So right now I'm half way through the last pre-requisite which I needed to get in order to apply for the Union school, but I'm really wondering about what job futures are going to be like in this trade particularly for Union Electricians and apprentices in Vancouver BC.

I'm looking for feedback from people who are Union and non-union Journeyman and apprentices who are from the Vancouver lower-mainland area (BC). Is there are alot of people from both union/non-union on the bench right now?

Plus another reason I'm posting this is to find out if there are companies "these days" here in Vancouver BC that would hire someone with no electrical experience and train to eventually sponsor them for an apprenticeship, as opposed to taking a pre-apprenticeship course to get into the trade. If there are such companies please do list them

Although I'm very close to finishing my pre-requisites, I'm getting frustrated with how long things are taking and want to get the ball rolling faster, not to mention tuition for a foundation program and the time off to study when I could possibly work in an entry-level position and get sponsored for an apprenticeship off the bat.

Please any info will be greatly appreciated, and the more the merrier!
Welcome to the forum
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Old 11-18-2010, 04:46 AM   #4
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Quote:
Originally Posted by RyanB View Post
The advantage of the union school is that you get PAID work experience for 10 weeks after you complete your classwork and tests. You also get preferred placement as an apprentice in the union.

The disadvantage of the union school is the cost: $5,0000. But, if you wait two years for BCIT, you would be a third term apprentice by then making almost 20 bucks an hour. So you would be losing two years of apprenticeship and two years of paid work.

BCIT and the ***C program both have good reputations. Either school will give you a good start. But the ***C program is better in my opinion because:
1) Shorter wait list
2) Paid work experience
3) Better chance of getting job when your work experience is done

The company I work for does promote from within. Some drivers have been offered apprenticeships after they show they are good workers. It is a union company. But there aren't a lot of driver jobs so you have a much better chance of getting started by going through school first.

I have a diploma in electronics engineering, experience in working in electronics, and have taken a lot of part-time upgrade courses in electronics. I applied to 12 companies and not one replied to me (in 2009). The only way I could get started in the trade was through the IBEW school.

Many of the guys I know got started through a family contact in the trade, both union and non-union. They worked for their dad's company or their dad was an electrician and got them a job somewhere. One guy's mom pulled strings to get him hired at one of the larger companies. Having a family member who can help you get started is a huge advantage.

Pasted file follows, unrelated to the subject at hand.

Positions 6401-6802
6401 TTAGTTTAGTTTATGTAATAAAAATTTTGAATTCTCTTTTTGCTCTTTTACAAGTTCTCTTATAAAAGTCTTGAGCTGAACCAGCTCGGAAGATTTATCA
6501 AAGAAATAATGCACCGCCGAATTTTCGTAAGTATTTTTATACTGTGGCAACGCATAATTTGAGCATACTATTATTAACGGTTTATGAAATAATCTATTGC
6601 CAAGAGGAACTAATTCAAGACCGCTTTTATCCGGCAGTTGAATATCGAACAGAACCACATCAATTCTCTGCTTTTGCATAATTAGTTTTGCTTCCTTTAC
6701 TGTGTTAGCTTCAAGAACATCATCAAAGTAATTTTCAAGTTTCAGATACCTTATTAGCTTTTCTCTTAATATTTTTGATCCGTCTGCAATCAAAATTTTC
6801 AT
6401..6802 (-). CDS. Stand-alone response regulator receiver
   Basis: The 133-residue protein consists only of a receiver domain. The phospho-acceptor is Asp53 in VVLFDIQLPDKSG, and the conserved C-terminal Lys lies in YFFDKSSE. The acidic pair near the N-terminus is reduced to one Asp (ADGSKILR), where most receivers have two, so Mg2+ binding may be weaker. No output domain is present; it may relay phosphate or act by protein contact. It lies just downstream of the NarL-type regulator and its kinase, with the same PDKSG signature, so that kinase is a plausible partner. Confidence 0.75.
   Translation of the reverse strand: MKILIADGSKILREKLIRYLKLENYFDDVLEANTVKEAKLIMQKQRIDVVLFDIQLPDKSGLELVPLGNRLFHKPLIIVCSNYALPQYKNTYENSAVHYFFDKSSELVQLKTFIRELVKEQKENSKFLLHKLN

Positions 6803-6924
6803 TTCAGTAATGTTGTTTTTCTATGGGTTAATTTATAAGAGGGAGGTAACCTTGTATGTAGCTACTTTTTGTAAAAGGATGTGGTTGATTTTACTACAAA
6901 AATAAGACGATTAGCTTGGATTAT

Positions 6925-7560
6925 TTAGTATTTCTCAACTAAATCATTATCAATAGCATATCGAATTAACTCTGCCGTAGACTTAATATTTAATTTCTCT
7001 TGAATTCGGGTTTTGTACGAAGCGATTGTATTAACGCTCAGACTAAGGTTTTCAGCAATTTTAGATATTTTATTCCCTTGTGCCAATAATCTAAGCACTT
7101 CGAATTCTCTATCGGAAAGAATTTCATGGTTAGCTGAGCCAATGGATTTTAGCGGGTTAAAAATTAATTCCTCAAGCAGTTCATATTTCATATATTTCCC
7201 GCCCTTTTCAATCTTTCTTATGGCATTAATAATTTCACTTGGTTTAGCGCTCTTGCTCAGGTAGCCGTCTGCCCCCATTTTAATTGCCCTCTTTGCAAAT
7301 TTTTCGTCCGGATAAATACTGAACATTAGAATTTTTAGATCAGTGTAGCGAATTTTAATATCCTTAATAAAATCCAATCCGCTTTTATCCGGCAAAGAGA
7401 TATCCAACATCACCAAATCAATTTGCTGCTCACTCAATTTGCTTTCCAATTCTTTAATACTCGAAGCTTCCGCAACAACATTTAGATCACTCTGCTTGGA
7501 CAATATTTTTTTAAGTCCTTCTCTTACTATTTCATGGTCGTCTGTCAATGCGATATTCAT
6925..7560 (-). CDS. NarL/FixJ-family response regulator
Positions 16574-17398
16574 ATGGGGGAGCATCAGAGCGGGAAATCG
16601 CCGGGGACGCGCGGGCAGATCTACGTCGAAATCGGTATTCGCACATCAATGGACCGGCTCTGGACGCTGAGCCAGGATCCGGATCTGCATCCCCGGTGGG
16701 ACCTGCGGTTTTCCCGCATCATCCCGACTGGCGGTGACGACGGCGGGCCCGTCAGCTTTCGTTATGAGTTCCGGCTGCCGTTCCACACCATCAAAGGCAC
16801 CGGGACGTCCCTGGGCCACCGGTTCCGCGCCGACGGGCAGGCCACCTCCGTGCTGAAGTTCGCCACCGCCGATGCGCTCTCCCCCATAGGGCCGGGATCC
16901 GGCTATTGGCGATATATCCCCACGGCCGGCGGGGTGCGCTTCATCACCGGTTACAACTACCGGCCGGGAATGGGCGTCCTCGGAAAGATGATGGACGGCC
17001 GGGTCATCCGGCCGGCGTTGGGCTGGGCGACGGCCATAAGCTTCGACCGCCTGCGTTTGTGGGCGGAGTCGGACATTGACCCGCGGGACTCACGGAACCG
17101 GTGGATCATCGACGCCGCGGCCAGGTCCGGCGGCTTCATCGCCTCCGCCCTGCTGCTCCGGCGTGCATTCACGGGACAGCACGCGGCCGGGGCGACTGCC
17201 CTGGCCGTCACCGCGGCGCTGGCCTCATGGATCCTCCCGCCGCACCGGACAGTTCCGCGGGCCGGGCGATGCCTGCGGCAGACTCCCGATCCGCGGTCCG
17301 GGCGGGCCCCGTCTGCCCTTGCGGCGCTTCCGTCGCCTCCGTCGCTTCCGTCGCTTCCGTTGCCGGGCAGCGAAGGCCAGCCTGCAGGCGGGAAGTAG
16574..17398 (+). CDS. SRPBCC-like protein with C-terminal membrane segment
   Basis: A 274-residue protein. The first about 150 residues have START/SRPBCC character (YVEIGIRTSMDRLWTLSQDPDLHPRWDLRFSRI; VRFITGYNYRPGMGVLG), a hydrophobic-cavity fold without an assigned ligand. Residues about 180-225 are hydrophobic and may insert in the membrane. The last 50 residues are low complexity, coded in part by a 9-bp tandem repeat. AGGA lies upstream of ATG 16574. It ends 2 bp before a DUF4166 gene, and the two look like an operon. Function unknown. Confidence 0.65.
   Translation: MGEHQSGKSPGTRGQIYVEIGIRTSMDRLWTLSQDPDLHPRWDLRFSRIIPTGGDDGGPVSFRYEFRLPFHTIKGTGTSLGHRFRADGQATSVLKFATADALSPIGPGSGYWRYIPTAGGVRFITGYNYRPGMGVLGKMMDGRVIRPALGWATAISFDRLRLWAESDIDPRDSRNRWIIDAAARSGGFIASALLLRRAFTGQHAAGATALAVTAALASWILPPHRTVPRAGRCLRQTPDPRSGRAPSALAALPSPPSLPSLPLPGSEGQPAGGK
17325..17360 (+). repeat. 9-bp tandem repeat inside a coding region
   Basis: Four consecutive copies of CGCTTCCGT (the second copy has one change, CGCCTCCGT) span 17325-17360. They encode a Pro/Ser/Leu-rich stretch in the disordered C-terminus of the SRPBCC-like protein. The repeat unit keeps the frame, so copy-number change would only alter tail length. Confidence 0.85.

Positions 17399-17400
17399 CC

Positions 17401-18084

Without knowing someone, it is very hard to find a job in Vancouver. Even if you see a job posted, it will usually go to a friend of someone at the company or a friend of a friend. This is not just in the trades. It is actually much worse outside the trades, especially in office environments. I'm not sure why this is, but it makes it very difficult to break into new fields of work.

The work situation in Vancouver is very tight right now for union and non-union electricians. The company I work for has laid off a lot of people and is much smaller than it was in 2008. We do almost entirely commercial buildings.

There are hundreds of journeymen and apprentices out of work. I don't know what the work situation will be in the near future, but my guess is that it will be tough for the next few years in Vancouver. Be prepared to bust your ass and never give your employer a reason to get rid of you.

Personally, I love working as an electrician and I love the company I am working for. It has all been worth it. There are some great opportunities in the trades so don't let the current situation keep you from giving it a shot. Good luck!
Hey Ryan,

thanks alot for the info, you've definitely given me alot of valid points regarding the union.

Out of curiosity when you say there is a shorter waitlist for the ***C, was there a waitlist when you applied? I was under the impression that its first come first served (provided they accept you into the program).

Right now I've completed 2 out of the 3 pre-requisites and am plugging away at the third, once thats done I'll put in the application and take it from there. Hopefully things work out because i'm sick and tired of working in dead end jobs and want to get started in the trade as soon as possible.

Thank you for the feedback and the best of luck in your career.

Biggie
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Old 05-07-2012, 06:16 PM   #5
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Hey Biggie,

I'm pretty much in the same boat as you.

Is there really a two year wait list for BCIT? Sounds like the Union program would be a better way to go, provided you can afford it.


What test are you going to write on June 23rd? Did you get that offered to you when they saw your transcript?
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Old 05-07-2012, 06:18 PM   #6
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I got two posts mixed up, June 23rd was on someone else's post. Looks like alot of people are going for IBEW apprenticeships....